Image of Hari Bapuji and Sarah Whyte

Invisible inequalities in business and society: Why should we care?

Inequalities associated with visible characteristics (e.g., gender, race, age) are recognizable and measures can be taken to address them. In contrast, inequalities associated with invisible characteristics (e.g., caste and class) cannot be easily recognized and acted upon. In this presentation, I will discuss the implications of caste to businesses and societies, focusing particularly on multinational corporations and the developed west.

Hosted by Sarah Whyte, AII Head of Strategic Communications


Hari Bapuji is a Professor of Strategic Management and International Business at The University of Melbourne, Australia. His scholarship is focused on the relationship between socioeconomic inequalities and organizations. His research appeared in world’s leading management journals and has also been noted for its impact on practice and policy. He lived and worked in Australia, Canada, India, and Singapore. He serves as a co-editor of Business & Society, a leading journal dedicated to research on issues that matter to both business and society.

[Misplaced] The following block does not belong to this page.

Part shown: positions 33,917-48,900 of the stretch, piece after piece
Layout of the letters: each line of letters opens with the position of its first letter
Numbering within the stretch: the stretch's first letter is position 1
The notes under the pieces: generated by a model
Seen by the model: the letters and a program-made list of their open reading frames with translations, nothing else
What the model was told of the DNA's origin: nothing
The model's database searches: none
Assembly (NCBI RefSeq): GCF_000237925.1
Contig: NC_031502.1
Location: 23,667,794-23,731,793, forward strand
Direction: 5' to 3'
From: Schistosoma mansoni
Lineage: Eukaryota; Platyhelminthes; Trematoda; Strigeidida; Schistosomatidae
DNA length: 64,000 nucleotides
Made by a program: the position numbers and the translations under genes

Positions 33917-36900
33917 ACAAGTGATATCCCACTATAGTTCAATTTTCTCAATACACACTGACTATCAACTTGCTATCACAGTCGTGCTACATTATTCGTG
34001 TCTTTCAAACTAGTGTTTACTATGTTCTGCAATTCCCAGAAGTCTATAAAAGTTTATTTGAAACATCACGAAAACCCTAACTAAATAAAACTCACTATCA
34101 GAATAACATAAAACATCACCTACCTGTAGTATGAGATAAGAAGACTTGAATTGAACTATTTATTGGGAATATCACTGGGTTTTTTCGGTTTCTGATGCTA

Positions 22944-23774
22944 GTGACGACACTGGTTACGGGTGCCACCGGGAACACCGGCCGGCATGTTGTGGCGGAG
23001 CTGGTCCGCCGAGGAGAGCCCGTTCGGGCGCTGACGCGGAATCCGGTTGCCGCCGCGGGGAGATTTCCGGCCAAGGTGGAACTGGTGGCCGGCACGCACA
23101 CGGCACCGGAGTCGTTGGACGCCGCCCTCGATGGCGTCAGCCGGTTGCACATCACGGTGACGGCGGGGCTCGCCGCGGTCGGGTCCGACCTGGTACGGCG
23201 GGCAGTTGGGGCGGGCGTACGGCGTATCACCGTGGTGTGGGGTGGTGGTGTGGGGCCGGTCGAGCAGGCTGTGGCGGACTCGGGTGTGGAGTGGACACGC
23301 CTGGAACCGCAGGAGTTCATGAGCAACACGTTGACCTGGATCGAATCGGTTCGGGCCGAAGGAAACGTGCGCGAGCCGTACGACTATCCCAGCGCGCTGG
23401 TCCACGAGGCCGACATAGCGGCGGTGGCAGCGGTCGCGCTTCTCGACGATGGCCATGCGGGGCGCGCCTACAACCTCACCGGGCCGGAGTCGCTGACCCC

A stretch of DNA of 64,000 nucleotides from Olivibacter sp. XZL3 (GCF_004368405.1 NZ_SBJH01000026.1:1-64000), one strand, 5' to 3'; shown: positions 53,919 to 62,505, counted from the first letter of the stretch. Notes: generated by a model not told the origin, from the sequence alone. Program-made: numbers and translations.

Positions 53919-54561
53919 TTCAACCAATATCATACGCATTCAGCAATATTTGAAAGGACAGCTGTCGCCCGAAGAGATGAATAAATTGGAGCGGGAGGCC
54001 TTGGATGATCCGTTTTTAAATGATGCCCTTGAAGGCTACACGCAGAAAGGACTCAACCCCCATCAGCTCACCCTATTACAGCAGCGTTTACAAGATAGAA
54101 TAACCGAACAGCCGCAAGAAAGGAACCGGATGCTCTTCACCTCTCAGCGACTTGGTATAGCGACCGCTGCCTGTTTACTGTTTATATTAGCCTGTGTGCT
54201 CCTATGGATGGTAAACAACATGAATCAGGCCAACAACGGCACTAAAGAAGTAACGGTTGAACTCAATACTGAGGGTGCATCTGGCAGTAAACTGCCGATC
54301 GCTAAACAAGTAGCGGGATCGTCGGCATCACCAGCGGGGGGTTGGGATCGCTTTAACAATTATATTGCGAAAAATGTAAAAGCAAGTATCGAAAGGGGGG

Kumar A, Bapuji H, Mir R. 2021. “Educate, Agitate, Organize”: Inequality and Ethics in the Writings of Dr. Bhimrao Ramji Ambedkar.” Journal of Business Ethics.

Chrispal S, Bapuji H, Zietsma C. 2020. Caste and Organization Studies: Our Silence Makes us ComplicitOrganization Studies.

Bapuji, H., Patel, C., Ertug, C., & Allen, D. 2020. Corona Crisis and Inequality: Why Management Research Needs a Societal TurnJournal of Management, 46(7):1205-22.

Bapuji H, Chrispal S. 2020. Understanding Economic Inequality through the lens of CasteJournal of Business Ethics, 162(3):533-551.